Many people like to take flaxseed as a source of flaxseed oil and ask about the amount of omega-3 and omega-6 per teaspoon or per tablespoon of flaxseed. Of course, spoons vary in size, so we assume average values. Your teaspoon could also only hold 3 instead of 5 g. As a natural food, flaxseed is also subject to fluctuations in terms of oil content, so only average values can be given here:

  • According to the Federal Food Code, 1 teaspoon of flaxseed (5 g) contains 36.5% oil/fat, which corresponds to 1.8 g. This 1.8 g of oil contains 1 g of omega-3 fatty acids (alpha-linolenic acid; ALA) and 0.27 g of omega-6 fatty acids (linoleic acid). 2 teaspoons can therefore cover an adult’s daily requirement of ALA (2 g).
  • 1 tablespoon of flaxseed contains about 10 g, i.e. twice the amount of flaxseed, and therefore also contains twice the amount of fatty acids.

In order to be able to digest and utilize the fatty acids contained, the seeds must be crushed or ground. Otherwise, the flaxseed will be swollen, but otherwise undigested (including omega-3 and omega-6 fatty acids) excreted with the stool.

How does linseed oil taste?

A high-quality, freshly pressed linseed oil tastes mild and slightly nutty. If a flaxseed oil tastes bitter, this is a sign to stop eating it. Oxidation processes have already started and the oil is spoiled, i.e. some of it is already rancid.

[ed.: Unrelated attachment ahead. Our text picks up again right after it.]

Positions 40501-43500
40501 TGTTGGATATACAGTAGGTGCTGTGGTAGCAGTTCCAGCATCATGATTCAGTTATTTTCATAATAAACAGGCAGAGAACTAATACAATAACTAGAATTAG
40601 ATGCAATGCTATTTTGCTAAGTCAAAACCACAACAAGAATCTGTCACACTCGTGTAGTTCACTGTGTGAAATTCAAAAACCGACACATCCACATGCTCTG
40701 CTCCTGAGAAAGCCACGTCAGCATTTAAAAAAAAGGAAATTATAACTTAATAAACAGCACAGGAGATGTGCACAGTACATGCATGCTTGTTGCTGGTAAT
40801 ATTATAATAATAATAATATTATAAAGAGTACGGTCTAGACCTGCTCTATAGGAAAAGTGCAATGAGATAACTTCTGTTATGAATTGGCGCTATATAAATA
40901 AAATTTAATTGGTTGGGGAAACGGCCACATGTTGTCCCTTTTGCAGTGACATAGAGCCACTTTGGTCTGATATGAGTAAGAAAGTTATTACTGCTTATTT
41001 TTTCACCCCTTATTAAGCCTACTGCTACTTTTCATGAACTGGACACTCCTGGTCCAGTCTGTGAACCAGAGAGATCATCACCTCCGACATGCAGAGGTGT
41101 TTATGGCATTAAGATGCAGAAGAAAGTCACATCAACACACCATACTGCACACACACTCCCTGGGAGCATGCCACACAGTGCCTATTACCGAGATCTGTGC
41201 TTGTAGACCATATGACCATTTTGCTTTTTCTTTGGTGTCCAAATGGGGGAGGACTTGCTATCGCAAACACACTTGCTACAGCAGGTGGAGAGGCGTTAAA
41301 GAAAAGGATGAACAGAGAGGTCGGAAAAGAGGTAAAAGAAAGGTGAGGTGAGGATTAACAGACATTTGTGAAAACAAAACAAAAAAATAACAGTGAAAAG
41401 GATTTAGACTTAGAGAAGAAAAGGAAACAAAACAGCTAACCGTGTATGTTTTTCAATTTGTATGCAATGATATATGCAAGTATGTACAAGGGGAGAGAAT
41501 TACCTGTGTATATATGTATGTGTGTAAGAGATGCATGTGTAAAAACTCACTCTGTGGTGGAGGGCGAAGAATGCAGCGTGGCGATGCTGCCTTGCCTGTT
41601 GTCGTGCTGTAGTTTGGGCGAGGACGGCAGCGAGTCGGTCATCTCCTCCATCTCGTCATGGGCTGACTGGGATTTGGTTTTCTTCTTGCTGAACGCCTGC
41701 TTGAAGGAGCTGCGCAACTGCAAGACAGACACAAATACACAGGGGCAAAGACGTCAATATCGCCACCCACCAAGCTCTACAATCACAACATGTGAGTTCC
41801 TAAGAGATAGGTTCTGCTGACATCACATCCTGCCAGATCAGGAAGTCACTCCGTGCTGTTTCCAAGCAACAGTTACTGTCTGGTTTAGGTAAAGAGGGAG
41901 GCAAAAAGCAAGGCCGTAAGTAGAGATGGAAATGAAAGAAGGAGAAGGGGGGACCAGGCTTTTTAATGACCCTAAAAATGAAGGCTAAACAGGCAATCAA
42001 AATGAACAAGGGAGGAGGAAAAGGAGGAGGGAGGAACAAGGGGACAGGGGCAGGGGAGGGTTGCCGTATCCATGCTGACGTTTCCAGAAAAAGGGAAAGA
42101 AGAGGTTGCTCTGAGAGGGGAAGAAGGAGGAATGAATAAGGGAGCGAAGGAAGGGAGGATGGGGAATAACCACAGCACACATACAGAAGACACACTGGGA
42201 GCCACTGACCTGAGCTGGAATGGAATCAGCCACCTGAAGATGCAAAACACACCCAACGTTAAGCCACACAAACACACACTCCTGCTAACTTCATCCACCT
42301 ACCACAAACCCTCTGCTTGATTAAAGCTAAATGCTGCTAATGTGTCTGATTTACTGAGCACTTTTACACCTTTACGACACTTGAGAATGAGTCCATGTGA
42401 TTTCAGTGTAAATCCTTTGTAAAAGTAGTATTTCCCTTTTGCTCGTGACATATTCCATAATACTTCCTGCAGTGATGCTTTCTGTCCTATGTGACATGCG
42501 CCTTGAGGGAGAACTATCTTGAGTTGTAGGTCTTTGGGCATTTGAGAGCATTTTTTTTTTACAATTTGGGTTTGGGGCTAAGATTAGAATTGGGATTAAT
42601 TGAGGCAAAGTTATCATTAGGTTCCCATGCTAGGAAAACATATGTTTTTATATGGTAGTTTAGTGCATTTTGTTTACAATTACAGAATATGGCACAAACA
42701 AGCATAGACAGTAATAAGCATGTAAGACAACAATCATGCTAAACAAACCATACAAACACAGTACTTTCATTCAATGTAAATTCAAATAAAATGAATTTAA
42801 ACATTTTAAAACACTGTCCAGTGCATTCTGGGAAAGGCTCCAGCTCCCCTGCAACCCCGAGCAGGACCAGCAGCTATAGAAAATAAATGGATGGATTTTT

How is linseed oil made?

High-quality cold-pressed flaxseed oil is made by pressing the flaxseed and carefully filtering it during bottling, so that suspended matter can be removed, which would otherwise increase the risk of oxidation processes and lead to faster spoilage.

Other linseed oils can also be made from heated, i.e. roasted, linseed, and using hot water. Of course, these are no longer cold-pressed oils.

What can you use linseed oil for?

Linseed oil can be used as food in the kitchen. It can also be taken as a dietary supplement. Linseed oil can be given to pets (e.g. dogs and horses), used externally for skin care, and theoretically also used as a wood stain.

Linseed oil in the kitchen – recipes with linseed oil

In the kitchen, linseed oil is used as an edible oil, preferably in cold dishes, since its fatty acids are heat-sensitive. Linseed oil is therefore used for dressings, dips, quark dishes, smoothies, shakes, or homemade oat cream. It is also possible to give linseed oil over ready-cooked dishes that have cooled down a bit.

Internal use of linseed oil as a dietary supplement

Flaxseed oil is taken internally by the teaspoon, tablespoon, or in capsule form for the following purposes: